Nzekwesi and Kurnaz Enter Transfer Portal

Last week, forward Alperen Kurnaz (6’8″, 220 lbs.) announced his intention to transfer from DU. Kurnaz was a positive force on the squad but his overall contributions on the floor were modest last season with 3.4 ppg. and 2.8 rebounds in 16.6 minutes per game. Then, this week, center/forward David Nzwekwesi (6’9″, 240 lbs.) joined Kurnaz in the transfer portal. He scored 5.7 points last season with 3.3 rebounds in 16.6 minutes.  Kurnaz and Nzekwesi mark the third and fourth Pioneers to transfer this offseason, as the first transfer was sophomore shooting guard Joe Lanzi, and the second was little-used freshman forward Owen McGlashan. None of the four have announced a destination after leaving DU.

What started as a promising five-man freshman class two years ago has now shrunk to two: guards Taelyr Gatlin and Jase Townsend. Kurnaz was a good teammate who always put his best effort on the floor despite lacking top tier skills. On the other hand, Nzekwesi was never able to scratch the surface of his vast potential and talent while at DU. And, no doubt, losing these two juniors-to-be leaves the DU team short on experience and depth. Denver will have only one senior next season, seldom-used guard Ray Kowalski.

At last season’s Summit League preseason coaches meeting, Billups stated that David Nzekwesi has the tools to be “the best player in the Summit League”. Unfortunately, Nzekwesi came into the season overweight and unprepared to play for extended minutes. His play regressed during the season, losing his starting job and leaving freshman Robert Jones as Denver’s sole low-post presence. His regression last season clearly exasperated the coaches — as a Freshman,  Nzekwesi scored 8.1 PPG in only 13 minutes, but could not reach six  PPG in 16 minutes per game this past season. Had Nzekwesi stepped up this season, ala Daniel Amigo, and added a third reliable defender and scorer, the Pioneers would have been much better. This transfer marked an unfortunate end to what should have been a promising sophomore season for Nzekwesi. David’s brother, Emmanuel, a starter for Oral Roberts, has maximized his talent and physical tools, graduated last year averaging over 16 points per game as a senior.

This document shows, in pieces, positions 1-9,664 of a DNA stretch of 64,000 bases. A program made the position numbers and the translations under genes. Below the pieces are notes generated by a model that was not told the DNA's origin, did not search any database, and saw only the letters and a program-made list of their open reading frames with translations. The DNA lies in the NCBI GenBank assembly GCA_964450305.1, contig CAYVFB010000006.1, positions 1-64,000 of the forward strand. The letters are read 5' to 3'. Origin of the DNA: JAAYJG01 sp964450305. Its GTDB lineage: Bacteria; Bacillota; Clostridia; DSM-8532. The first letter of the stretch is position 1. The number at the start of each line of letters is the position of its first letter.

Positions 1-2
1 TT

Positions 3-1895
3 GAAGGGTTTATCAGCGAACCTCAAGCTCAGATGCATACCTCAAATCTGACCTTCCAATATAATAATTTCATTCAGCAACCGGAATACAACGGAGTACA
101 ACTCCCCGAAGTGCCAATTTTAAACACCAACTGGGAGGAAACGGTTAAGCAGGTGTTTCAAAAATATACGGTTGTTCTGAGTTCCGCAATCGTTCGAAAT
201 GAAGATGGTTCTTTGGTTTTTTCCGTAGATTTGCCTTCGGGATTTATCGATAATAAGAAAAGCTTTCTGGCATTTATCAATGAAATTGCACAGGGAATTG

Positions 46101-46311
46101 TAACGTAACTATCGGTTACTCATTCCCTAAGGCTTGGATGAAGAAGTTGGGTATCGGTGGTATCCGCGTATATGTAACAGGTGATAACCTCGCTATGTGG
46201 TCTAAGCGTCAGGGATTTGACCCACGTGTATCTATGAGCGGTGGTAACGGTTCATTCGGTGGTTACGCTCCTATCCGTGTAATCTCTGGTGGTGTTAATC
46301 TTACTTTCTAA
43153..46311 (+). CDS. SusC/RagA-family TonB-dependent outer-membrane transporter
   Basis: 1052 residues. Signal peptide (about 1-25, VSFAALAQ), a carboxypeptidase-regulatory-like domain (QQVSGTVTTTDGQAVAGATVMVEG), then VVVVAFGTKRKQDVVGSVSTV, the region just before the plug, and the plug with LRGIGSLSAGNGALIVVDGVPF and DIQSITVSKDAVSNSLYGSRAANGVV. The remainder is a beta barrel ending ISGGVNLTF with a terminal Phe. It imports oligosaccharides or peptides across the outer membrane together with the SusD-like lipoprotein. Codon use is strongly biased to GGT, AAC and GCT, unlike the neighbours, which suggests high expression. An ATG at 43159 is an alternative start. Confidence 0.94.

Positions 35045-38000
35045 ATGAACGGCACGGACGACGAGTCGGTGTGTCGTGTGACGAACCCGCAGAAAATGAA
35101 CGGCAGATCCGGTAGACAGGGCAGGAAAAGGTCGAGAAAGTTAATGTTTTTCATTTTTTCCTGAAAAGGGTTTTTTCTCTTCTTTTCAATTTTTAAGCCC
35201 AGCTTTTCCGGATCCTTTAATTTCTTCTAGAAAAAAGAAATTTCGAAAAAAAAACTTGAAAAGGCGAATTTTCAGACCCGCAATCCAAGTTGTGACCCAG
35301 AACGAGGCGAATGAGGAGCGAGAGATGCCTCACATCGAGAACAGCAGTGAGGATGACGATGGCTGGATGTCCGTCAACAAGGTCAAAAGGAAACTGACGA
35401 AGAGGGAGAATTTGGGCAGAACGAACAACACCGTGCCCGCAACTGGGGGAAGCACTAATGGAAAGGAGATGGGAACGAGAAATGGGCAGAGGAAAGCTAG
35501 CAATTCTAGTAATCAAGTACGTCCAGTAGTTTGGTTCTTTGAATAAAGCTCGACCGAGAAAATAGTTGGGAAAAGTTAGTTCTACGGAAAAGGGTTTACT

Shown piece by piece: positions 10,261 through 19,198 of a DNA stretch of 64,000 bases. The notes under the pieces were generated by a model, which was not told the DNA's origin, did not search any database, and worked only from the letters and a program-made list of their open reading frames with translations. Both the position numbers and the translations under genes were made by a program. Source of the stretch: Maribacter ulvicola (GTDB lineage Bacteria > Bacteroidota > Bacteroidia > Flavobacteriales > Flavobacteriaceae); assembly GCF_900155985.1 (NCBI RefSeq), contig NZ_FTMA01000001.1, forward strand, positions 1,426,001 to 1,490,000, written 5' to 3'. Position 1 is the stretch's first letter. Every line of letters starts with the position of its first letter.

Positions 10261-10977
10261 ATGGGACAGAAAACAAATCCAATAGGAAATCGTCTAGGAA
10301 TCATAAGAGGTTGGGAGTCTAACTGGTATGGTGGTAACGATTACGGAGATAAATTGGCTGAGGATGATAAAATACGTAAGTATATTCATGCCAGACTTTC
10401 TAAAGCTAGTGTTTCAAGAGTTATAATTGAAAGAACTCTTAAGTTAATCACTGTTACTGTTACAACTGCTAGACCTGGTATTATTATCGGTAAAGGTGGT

Nzekewsi follows in the footsteps of former DU players like Drick Bernstine, Cam Delaney, and Rosey Bankhead who never achieved their full potential at Denver. The Denver frontcourt now includes big man Frank Ryder at 6-’10” who just transferred in from CU, up-and-coming  6′-10″ sophomore Robert Jones, 6′-9″ junior Tristan Greene and 6′-8″ wing Javonni Bickham.

15 thoughts on “Nzekwesi and Kurnaz Enter Transfer Portal”

  1. It’s going to be a longgggg season. There must be a back story as to why these players are transferring.

  2. Rosey Bankhead….Going old school!

    Seriously, only one of the four transfers is a bone-fide DI player, and that one is Nzekwesi. The others are not likely going to see D-I offers to transfer. I would imagine the back story here is that the coaches may be nudging (if not outright pushing) at least some of these players out the door because they aren’t playing at the level that was expected. That’s poor recruiting. If they are leaving on their own, it’s likely because they aren’t happy with playing time or role on the team. About 35% of D-I players transfer these days, as the portal has made the process easier and more transparent.